A 2017 study by the Institute for Justice (IJ) examined occupational licensure laws for 102 lower-income occupations and found that Michigan requires a license for 49 of them. Obtaining a license poses many substantial hurdles. In assessing the burdens the state imposes—including fees, exams, age requirements, grade requirements, and training and experience requirements—the report ranked Michigan’s licensing regime as more broad and onerous than those of 21 other states. On average, the Great Lakes State requires 255 days of experience and training, $242 in fees, and approximately two exams for each of those 49 occupations. Gaming supervisors, makeup artists, painting contractors, and many others face steep fines for operating in Michigan without a license. Patterns in occupational licensing requirements contradict the idea that licensure is primarily used to protect public safety. Occupations that are less likely to involve risk to the public are often more highly controlled than riskier occupations. For example, Michigan’s emergency medical technicians (EMTs) must complete 45 days of training and pass two exams before being licensed to work on an ambulance team. By contrast, Michigan’s sheet metal HVAC contractors must complete 1,095 days of education and experience—24 times the amount of training required of EMTs. Barbers, too, are subject to a full year more of training than EMTs—420 days in total. There are other inconsistencies in Michigan’s licensing regime. As a 2017 report from the Mackinac Center notes, tile and marble installation requires a license, but carpeting does not. Similarly, carpentry requires a license, but drywall installation does not.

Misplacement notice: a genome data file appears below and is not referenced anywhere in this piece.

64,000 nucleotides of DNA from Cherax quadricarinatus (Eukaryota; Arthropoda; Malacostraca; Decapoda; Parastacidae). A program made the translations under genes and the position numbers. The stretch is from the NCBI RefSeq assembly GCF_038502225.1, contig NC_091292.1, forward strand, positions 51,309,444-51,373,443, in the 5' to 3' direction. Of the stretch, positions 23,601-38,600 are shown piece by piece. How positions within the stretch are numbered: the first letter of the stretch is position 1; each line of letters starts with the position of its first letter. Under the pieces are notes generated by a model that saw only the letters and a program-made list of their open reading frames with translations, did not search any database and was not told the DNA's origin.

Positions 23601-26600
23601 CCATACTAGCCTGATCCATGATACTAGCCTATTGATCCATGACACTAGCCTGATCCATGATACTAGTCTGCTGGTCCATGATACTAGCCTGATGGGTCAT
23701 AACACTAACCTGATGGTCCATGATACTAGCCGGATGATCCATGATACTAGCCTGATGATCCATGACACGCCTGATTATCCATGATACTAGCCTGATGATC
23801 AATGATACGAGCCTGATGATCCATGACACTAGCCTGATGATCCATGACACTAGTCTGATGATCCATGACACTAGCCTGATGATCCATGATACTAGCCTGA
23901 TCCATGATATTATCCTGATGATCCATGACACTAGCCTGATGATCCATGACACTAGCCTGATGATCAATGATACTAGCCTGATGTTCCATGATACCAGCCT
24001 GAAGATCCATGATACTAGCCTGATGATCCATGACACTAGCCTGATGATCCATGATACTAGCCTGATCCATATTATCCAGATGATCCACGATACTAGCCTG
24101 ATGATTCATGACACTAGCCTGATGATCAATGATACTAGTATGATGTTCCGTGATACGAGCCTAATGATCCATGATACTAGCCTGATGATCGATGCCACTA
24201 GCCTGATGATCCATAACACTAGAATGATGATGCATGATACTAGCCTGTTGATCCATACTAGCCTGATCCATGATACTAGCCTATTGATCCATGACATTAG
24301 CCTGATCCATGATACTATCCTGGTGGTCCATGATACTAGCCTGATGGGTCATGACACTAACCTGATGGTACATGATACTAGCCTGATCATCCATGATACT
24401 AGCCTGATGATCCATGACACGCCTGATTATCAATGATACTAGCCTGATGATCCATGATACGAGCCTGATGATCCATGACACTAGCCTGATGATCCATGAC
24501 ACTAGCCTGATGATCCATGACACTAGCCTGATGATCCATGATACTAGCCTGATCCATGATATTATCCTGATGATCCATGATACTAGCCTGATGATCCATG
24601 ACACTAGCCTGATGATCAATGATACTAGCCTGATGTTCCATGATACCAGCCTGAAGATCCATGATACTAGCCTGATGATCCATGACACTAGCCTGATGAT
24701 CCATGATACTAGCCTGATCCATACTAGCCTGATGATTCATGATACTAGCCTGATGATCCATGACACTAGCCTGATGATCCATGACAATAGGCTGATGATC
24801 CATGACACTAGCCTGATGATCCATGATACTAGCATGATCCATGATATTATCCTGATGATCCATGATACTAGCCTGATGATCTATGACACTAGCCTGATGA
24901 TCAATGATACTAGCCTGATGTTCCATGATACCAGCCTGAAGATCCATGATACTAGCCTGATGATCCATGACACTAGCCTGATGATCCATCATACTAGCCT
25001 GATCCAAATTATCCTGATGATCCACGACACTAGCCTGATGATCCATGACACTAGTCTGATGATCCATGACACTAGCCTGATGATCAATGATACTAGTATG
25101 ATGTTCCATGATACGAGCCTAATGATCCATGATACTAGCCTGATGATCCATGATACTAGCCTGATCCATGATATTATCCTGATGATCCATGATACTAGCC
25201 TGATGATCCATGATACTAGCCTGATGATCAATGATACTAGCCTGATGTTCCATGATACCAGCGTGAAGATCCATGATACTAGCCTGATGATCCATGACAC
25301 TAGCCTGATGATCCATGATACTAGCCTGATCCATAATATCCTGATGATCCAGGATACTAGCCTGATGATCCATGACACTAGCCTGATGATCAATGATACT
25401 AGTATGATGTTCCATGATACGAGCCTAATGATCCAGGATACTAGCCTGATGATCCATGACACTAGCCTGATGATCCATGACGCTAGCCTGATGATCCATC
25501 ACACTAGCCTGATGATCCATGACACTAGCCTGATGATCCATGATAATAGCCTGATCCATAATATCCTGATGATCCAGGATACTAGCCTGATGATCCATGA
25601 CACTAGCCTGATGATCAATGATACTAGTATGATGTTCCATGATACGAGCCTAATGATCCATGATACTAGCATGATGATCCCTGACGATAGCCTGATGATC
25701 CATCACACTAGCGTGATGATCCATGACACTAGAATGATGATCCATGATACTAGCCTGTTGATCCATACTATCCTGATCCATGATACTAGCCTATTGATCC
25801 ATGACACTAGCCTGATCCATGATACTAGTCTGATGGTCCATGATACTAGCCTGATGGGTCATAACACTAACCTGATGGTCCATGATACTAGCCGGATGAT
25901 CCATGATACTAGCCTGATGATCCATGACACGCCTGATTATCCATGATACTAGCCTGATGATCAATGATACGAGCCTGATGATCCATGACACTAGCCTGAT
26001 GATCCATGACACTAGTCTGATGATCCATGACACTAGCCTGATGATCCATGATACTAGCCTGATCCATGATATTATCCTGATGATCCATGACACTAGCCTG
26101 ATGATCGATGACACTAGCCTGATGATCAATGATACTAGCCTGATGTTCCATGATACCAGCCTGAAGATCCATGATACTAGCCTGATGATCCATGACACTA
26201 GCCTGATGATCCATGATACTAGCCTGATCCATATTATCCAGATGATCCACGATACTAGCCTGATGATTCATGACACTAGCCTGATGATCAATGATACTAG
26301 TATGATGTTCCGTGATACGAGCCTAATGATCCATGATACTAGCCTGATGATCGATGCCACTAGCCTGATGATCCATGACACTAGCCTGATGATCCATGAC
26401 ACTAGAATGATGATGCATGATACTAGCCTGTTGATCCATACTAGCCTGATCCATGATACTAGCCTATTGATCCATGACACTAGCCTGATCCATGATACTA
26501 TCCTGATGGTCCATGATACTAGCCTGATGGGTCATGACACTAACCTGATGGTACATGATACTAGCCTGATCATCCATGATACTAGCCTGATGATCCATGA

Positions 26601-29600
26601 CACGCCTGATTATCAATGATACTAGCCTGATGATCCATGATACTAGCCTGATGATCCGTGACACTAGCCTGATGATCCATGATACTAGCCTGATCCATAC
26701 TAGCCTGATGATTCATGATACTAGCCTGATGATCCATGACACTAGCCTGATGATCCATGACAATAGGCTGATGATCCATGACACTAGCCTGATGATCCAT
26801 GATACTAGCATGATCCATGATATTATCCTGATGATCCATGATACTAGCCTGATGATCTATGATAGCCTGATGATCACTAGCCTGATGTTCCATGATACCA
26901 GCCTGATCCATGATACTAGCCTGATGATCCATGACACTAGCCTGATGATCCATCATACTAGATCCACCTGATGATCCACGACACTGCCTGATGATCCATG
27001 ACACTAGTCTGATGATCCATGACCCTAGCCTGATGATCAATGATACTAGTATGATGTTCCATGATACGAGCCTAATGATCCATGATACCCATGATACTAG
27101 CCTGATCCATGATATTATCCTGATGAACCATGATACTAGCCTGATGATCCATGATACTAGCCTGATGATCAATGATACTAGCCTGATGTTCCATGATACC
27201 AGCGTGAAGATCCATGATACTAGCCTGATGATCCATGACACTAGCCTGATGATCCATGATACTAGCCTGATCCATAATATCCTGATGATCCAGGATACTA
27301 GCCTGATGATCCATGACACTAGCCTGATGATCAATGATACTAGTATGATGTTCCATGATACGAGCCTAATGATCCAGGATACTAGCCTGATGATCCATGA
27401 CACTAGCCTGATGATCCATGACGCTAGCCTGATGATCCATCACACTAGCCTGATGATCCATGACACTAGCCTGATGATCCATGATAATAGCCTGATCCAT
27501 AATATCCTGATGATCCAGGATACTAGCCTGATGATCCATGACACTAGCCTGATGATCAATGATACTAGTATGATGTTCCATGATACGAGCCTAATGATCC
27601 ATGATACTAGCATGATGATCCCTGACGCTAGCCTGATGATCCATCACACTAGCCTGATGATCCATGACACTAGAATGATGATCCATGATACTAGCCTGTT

Patrick McLaughlin, Matthew D. Mitchell, Anne Philpot, and Tamara Winter